The Health Care Overhaul’s Costly Consequences

House Budget Committee Review of the Legislation as Enacted

Congressman Paul Ryan
Paul Ryan’s Notes
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4/7/2010

The Democratic health care legislation enacted last week will enlarge government, increase Federal spending, deficits, and debt, and create a dependence on the Federal Government at odds with America’s historic commitment to individual liberty and personal responsibility. It was muscled through Congress on a purely partisan vote, and through an unprecedented abuse of a specialized budget process intended to control the size of government, not expand it. The principal consequences of the legislation include:

– It initiates a government takeover of the health care sector (one-sixth of the U.S. economy), intrudes in the doctor-patient relationship, and increases total spending by $2.6 trillion.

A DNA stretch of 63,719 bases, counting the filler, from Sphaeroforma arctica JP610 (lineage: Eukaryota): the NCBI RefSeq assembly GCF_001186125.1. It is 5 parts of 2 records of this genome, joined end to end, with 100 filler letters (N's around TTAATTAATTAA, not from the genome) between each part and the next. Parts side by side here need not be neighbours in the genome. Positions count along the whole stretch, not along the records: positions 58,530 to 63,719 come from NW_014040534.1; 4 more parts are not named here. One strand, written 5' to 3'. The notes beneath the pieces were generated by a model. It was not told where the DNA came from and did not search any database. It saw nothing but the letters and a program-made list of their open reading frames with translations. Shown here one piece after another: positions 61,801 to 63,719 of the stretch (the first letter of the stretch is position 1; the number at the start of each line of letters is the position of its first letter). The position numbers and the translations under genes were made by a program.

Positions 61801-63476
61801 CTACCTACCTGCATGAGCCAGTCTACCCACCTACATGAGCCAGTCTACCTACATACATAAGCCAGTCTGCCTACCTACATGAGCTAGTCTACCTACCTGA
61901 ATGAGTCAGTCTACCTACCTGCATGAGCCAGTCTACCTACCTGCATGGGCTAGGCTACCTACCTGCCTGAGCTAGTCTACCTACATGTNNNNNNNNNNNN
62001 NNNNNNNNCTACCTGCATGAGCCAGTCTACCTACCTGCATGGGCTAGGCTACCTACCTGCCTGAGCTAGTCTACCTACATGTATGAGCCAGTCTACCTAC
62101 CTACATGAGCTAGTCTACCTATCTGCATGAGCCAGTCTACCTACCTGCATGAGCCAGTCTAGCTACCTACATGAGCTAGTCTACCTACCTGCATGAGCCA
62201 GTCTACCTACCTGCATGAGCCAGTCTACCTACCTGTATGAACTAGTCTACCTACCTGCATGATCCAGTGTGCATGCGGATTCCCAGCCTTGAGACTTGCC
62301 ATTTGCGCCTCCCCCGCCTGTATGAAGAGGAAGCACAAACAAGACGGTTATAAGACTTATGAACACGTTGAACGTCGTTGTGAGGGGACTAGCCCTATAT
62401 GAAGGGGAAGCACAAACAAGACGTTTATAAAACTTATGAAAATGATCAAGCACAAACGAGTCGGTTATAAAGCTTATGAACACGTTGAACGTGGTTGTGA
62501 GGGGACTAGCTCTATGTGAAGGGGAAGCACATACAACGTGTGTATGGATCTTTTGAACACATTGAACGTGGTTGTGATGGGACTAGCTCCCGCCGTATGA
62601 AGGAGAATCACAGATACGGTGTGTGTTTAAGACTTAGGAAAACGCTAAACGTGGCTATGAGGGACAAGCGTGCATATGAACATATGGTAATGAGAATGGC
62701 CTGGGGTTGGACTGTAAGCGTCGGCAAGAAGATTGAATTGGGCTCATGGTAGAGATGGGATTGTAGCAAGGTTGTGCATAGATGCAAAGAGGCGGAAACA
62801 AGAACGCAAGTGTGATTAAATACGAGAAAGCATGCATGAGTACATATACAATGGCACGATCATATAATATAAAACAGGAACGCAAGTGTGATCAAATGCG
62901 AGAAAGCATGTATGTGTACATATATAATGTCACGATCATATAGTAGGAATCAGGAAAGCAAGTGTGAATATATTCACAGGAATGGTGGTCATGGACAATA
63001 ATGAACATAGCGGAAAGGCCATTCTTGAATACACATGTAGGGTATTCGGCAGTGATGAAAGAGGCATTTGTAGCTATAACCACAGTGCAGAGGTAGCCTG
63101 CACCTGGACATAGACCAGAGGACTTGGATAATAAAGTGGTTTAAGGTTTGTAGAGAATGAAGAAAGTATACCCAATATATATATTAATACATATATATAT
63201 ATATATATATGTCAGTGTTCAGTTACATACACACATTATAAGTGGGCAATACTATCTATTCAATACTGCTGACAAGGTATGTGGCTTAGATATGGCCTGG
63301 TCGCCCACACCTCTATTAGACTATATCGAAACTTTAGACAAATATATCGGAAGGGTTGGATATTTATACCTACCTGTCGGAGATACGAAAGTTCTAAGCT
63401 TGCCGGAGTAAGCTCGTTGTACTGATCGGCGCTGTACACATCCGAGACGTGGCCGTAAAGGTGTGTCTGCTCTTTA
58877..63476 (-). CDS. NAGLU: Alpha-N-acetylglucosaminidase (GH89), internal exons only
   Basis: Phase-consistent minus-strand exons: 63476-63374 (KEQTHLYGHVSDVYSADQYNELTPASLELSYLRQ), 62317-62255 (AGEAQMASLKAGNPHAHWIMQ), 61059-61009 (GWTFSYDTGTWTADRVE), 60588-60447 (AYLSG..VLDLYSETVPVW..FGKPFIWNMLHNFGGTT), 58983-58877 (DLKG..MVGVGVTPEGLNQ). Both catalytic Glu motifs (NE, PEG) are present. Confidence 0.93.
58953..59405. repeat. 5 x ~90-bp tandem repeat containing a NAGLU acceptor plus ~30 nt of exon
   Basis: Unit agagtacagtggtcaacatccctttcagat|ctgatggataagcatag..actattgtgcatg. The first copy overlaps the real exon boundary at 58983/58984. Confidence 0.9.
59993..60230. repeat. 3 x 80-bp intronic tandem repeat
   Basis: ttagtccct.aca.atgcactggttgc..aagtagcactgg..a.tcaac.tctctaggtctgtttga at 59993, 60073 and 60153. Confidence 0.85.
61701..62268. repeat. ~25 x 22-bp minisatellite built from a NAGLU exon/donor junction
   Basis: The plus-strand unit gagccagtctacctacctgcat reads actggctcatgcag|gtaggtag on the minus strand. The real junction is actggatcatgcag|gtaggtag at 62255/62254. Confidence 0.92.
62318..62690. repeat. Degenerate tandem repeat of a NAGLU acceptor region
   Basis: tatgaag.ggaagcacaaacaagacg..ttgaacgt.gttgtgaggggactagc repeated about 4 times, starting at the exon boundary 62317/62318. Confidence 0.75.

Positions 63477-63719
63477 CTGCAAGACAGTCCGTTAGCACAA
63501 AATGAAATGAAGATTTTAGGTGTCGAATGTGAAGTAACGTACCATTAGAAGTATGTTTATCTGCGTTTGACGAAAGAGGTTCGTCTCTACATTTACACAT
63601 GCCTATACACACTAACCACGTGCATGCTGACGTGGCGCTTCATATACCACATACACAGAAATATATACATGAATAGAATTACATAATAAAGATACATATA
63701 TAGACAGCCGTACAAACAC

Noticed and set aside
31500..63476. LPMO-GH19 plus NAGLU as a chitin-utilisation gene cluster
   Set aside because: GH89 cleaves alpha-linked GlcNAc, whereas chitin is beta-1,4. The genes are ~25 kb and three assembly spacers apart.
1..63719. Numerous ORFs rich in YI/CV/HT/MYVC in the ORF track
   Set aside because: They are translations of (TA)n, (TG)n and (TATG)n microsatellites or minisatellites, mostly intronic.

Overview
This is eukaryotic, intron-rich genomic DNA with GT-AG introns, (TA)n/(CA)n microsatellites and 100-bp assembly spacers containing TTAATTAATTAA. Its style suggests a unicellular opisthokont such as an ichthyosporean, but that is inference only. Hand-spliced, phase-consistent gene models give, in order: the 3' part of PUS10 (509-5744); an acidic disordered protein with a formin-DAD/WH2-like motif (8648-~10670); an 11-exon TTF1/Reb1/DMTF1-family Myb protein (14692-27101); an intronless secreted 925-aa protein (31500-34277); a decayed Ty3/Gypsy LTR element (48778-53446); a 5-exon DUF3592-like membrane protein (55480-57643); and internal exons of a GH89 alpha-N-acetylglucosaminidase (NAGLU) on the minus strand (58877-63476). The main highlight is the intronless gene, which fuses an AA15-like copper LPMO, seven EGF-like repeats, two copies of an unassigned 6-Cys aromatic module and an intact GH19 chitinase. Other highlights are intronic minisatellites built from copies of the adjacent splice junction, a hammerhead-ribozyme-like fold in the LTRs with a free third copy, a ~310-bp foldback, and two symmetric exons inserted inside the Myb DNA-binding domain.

– It raises taxes by more than a half-trillion dollars over the next 10 years – the largest tax increase in American history.
– It cuts more than a half-trillion dollars from Medicare to finance a new entitlement, and includes a series of additional gimmicks that hide the true cost of the legislation.
– It adds to an already unsustainable rate of government spending growth that will overwhelm the Federal budget and sacrifice the Nation’s future prosperity.

The U.S. health care sector clearly needs reform. But the legislation discussed here is not solely about health care. It really deals with what kind of country America will be in the 21st century: whether government will have a bigger role in making individuals’ deeply personal decisions about their medical care; whether Americans will come to depend more on the government than on themselves for their livelihoods; whether America declines into a culture of dependency, or rejuvenates itself as a culture of initiative, opportunity, and creativity – the principles on which the Nation was founded.

Click here to read the full House Budget Committee analysis from ranking member Paul Ryan. The report is eleven pages, printed in a PDF format, and can be downloaded.

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